Melting ice in the Arctic Ocean can make many polar bears disappear this century, say researchers in an international study published Monday in the journal Nature Climate Change .

It is the first time that scientists have predicted when and how the animals will disappear. "It has been clear for some time that polar bears will suffer from climate change, but it was not yet clear when we could expect a decline in their survival rates and reproduction," said University of Toronto biologist Péter Molnár.

For the study, thirteen of the nineteen polar bear subpopulations were examined. In total, this concerns about 80 percent of the global polar bear population. Among other things, the scientists conclude that polar bears should be ashore more often due to melting ice, which prevents them from hunting.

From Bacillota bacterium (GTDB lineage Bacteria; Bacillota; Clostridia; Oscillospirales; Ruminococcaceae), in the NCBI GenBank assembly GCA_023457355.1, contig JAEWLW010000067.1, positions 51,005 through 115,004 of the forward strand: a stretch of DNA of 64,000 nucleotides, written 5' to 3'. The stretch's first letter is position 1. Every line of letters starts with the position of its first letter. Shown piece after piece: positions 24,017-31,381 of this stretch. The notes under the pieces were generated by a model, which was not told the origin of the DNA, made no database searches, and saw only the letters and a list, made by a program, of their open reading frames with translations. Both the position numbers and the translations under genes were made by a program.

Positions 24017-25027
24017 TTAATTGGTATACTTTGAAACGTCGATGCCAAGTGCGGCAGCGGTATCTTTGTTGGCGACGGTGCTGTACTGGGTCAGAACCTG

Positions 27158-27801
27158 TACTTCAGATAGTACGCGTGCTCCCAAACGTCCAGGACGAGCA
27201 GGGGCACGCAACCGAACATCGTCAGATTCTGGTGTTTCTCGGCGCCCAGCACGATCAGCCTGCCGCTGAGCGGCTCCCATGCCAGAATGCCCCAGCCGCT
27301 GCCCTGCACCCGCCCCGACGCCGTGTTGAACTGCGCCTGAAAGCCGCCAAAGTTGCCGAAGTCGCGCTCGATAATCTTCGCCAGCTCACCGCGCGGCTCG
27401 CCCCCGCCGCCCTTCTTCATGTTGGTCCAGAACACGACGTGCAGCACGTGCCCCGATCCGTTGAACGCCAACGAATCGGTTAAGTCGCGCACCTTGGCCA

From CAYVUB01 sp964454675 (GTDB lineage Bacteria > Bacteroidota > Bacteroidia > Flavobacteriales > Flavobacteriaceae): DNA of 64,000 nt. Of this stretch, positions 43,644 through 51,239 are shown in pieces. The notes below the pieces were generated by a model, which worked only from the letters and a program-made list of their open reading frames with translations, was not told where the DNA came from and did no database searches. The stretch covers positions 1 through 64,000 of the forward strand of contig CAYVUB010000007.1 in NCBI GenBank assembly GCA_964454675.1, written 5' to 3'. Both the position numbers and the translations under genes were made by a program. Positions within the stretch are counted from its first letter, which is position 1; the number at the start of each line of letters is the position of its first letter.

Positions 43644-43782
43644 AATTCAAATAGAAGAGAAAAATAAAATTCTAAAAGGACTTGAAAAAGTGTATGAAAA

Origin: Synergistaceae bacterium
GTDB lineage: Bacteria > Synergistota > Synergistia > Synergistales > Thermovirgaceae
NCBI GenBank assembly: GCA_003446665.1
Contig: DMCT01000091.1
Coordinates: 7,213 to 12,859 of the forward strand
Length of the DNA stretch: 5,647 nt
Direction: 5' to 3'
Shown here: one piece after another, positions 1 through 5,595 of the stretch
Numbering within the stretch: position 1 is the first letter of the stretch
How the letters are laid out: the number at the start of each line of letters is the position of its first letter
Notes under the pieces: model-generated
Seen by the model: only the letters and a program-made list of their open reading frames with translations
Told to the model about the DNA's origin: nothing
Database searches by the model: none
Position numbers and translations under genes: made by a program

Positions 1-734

Polar bears may experience reduced reproduction from 2040, causing the animal to become extinct in a few habitats. They are likely to survive beyond 2100 only in the Queen Elizabeth Islands, north of Canada. Even if greenhouse gas emissions decrease, polar bears may not reproduce as easily from 2080. The survival rate of the animals is also decreasing due to starvation, among other things.

WWF: 'It's a bit of a swallow'

The World Wildlife Fund (WWF) is shocked by the conclusions of the study. "It takes a while, because what we feared for some time is now scientifically substantiated even more precisely."

"In the future there will be a lot less polar bears than there are now, because their habitat, the sea ice, is melting more and more and polar bears are forced to stay on land, where they have to fast longer and then starve. Polar bears have ice hard necessary to hunt prey such as seals ", says Gert Polet of WWF-NL, the Dutch division of the World Wildlife Fund.

At the moment, it is estimated that there are still about 26,000 polar bears worldwide. The animals depend on ice blocks to hunt for food.